Max is a 65-year-old man who presents with a "terrible cough" and fever of several days' duration. He has just returned from a business trip and is feeling quite run down. His cough is productive, with rusty-colored sputum. He is otherwise healthy and is a nonsmoker. His chest x-ray is similar to the one shown in Figure 55-1. He is diagnosed with probable bacterial pneumonia and is placed on antibiotics. You note that he has never had vaccinations against influenza or pneumococcus, and you offer these to him at a follow-up visit when he is well.
Chest x-ray (CXR) showing right upper lobe consolidation. (Reproduced with permission from Miller WT: Diagnostic Thoracic Imaging. New York, NY: McGraw-Hill Education; 2006.)
Pneumonia refers to an infection in the lower respiratory tract (distal airways, alveoli, and interstitium of the lung). Community-acquired pneumonia (CAP) has traditionally referred to pneumonia occurring outside of the hospital setting. More recently, a subgroup of CAP has been identified that is associated with healthcare risk factors (e.g., prior hospitalization, dialysis, nursing home residence, immunocompromised state); this form of pneumonia has been classified as healthcare-associated pneumonia (HCAP), although definitions of HCAP vary. While severity and excess mortality are associated with HCAP, as well as a slight increase in multidrug-resistant (MDR) pathogens, most studies do not support either a causal relationship between MDR and excess mortality or demonstrate benefit from broad-spectrum antibiotic coverage.1 It is likely that excess mortality is a result of underlying patient-related factors (e.g., older age, comorbidities, higher initial severity).1,2 This chapter primarily addresses CAP.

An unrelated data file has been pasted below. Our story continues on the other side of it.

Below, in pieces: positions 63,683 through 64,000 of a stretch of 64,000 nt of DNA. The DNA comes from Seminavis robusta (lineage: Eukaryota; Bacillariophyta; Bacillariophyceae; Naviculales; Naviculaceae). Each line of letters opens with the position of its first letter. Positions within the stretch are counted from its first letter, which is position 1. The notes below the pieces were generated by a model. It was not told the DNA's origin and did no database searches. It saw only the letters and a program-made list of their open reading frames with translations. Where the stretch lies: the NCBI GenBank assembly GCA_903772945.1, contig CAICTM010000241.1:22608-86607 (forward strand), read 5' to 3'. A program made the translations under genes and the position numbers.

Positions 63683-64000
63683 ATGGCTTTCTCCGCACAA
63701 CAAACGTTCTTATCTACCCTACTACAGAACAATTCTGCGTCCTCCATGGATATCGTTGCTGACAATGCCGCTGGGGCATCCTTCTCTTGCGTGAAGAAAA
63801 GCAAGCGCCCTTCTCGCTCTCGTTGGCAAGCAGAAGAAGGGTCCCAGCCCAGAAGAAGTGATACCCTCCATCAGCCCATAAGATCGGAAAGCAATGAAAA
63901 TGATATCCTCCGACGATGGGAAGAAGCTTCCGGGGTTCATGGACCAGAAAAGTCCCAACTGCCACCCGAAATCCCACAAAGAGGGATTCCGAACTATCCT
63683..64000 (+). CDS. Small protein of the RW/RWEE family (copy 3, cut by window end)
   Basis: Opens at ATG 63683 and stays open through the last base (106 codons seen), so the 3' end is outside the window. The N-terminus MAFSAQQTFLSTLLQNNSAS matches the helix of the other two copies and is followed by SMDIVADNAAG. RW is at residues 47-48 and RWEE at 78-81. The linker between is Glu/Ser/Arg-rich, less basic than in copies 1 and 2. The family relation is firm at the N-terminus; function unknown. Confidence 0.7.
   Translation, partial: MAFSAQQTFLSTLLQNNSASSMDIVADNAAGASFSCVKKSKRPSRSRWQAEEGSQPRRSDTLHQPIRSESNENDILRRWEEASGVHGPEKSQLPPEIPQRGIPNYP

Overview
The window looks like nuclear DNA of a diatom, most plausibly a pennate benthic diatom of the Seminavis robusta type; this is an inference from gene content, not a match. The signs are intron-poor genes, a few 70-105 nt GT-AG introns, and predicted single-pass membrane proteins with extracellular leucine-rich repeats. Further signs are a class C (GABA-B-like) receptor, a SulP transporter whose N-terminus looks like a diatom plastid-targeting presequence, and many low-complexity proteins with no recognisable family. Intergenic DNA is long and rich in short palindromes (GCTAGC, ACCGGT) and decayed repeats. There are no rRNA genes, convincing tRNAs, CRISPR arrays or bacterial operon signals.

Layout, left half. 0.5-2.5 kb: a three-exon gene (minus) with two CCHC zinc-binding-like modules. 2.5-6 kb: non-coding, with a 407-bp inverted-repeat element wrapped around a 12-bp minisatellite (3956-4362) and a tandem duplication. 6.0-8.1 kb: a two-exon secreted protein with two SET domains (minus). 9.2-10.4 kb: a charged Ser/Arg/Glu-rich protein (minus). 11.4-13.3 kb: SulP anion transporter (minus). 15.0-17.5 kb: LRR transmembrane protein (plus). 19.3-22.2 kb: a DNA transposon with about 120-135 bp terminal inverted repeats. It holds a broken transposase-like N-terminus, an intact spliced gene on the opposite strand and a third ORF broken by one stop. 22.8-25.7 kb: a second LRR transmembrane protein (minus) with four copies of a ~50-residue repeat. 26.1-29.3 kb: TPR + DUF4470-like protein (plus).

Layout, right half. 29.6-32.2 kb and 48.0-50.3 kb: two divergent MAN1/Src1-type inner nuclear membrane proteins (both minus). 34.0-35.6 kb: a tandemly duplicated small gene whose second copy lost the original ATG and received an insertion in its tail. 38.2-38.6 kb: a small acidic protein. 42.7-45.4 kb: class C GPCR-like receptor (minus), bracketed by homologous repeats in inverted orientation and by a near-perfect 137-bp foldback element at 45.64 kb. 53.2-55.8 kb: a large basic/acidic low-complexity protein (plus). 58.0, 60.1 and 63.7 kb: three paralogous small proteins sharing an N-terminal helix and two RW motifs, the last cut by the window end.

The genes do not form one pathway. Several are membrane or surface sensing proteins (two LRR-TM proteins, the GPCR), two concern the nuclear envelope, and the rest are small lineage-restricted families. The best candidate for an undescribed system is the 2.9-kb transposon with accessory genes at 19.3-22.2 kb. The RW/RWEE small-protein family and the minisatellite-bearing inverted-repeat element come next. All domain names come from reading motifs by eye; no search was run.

Three to 4 million adults per year in the United States are diagnosed with CAP (8 to 15 per 1000 persons/year).3,4
Annual incidence rate of CAP requiring hospitalization for adults: 24.8 cases (95% confidence interval [CI], 23.5 to 26.1) per 10,000 adults. The incidence rate among adults 65 to 79 years of age was 63.0 cases per 10,000 adults and for those 80 years of age or older was 164.3 cases per 10,000 adults.5
Annual incidence rate of CAP requiring hospitalization for children: 15.7 cases (95% CI, 14.9 to 16.5) per 10,000 children. The highest rate was among children younger than age 2 years (62.2 cases per 10,000 children).6
Of the 10% to 20% of patients with CAP admitted to the hospital,3,4 10% to 20% are admitted to the intensive care unit (ICU).7
Increased incidence in men and in blacks versus whites.3
CAP is the most frequent cause of death caused by infectious disease in the United States and the eighth leading cause of death overall (2014).7,8 Influenza and pneumonia were responsible for 55,227 deaths or 2.1% of ...